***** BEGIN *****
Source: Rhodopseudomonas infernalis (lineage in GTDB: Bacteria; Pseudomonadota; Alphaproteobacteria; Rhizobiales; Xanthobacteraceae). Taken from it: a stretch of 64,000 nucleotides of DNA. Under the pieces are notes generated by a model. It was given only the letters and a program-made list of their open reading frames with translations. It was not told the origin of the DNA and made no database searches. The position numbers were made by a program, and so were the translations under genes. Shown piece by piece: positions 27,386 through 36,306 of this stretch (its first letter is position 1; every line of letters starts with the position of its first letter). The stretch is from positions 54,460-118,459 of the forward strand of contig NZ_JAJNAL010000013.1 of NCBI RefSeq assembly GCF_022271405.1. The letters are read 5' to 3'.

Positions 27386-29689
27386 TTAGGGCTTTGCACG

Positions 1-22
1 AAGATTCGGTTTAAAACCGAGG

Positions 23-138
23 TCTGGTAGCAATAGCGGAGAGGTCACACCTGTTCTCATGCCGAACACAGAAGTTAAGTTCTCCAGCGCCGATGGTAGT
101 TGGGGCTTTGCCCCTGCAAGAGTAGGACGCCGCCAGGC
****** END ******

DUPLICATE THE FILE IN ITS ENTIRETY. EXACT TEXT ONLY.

Source: Rhodopseudomonas infernalis (lineage in GTDB: Bacteria; Pseudomonadota; Alphaproteobacteria; Rhizobiales; Xanthobacteraceae). Taken from it: a stretch of 64,000 nucleotides of DNA. Under the pieces are notes generated by a model. It was given only the letters and a program-made list of their open reading frames with translations. It was not told the origin of the DNA and made no database searches. The position numbers were made by a program, and so were the translations under genes. Shown piece by piece: positions 27,386 through 36,306 of this stretch (its first letter is position 1; every line of letters starts with the position of its first letter). The stretch is from positions 54,460-118,459 of the forward strand of contig NZ_JAJNAL010000013.1 of NCBI RefSeq assembly GCF_022271405.1. The letters are read 5' to 3'.

Positions 27386-29689
27386 TTAGGGCTTTGCACG

Positions 1-22
1 AAGATTCGGTTTAAAACCGAGG

Positions 23-138
23 TCTGGTAGCAATAGCGGAGAGGTCACACCTGTTCTCATGCCGAACACAGAAGTTAAGTTCTCCAGCGCCGATGGTAGT
101 TGGGGCTTTGCCCCTGCAAGAGTAGGACGCCGCCAGGC